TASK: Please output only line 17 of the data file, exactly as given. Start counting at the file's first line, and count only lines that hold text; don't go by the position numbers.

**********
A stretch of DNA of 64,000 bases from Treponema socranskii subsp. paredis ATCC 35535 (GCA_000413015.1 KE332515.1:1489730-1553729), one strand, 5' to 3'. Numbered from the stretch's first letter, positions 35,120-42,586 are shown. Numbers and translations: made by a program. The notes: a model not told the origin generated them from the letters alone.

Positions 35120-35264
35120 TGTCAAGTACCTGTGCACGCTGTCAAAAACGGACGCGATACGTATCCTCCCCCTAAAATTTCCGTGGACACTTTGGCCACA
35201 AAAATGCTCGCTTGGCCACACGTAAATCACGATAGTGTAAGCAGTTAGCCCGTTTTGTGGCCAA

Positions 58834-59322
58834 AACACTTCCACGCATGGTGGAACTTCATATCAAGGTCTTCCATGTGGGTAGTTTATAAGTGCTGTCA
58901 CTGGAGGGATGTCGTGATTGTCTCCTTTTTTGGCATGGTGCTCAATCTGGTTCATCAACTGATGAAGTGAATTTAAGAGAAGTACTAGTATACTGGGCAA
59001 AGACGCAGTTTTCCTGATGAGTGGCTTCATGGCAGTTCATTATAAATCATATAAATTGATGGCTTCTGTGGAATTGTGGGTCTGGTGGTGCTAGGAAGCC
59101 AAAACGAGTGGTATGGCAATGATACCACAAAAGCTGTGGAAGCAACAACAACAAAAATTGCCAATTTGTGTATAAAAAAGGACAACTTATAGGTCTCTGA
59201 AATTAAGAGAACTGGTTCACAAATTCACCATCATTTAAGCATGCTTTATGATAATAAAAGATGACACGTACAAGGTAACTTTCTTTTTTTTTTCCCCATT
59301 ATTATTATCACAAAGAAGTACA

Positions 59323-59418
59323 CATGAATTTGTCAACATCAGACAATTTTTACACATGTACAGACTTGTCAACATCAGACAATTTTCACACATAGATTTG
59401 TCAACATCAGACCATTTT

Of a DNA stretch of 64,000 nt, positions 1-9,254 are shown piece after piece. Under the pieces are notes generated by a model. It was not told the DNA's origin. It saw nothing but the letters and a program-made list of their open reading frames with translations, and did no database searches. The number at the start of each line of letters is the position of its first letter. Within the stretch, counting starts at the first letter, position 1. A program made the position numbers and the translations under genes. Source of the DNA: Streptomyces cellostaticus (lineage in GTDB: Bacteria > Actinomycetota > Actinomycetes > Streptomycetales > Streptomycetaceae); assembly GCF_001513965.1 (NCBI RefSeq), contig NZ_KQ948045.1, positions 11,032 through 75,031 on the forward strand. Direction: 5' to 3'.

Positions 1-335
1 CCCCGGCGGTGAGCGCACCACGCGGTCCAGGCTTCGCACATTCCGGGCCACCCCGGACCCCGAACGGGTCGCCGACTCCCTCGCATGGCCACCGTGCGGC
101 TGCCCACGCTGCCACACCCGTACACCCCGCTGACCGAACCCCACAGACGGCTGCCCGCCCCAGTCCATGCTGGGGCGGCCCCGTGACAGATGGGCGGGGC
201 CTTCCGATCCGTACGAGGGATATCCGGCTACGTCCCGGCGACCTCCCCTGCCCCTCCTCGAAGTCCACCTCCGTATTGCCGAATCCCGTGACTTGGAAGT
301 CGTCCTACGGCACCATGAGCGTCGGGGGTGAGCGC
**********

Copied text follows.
1 CCCCGGCGGTGAGCGCACCACGCGGTCCAGGCTTCGCACATTCCGGGCCACCCCGGACCCCGAACGGGTCGCCGACTCCCTCGCATGGCCACCGTGCGGC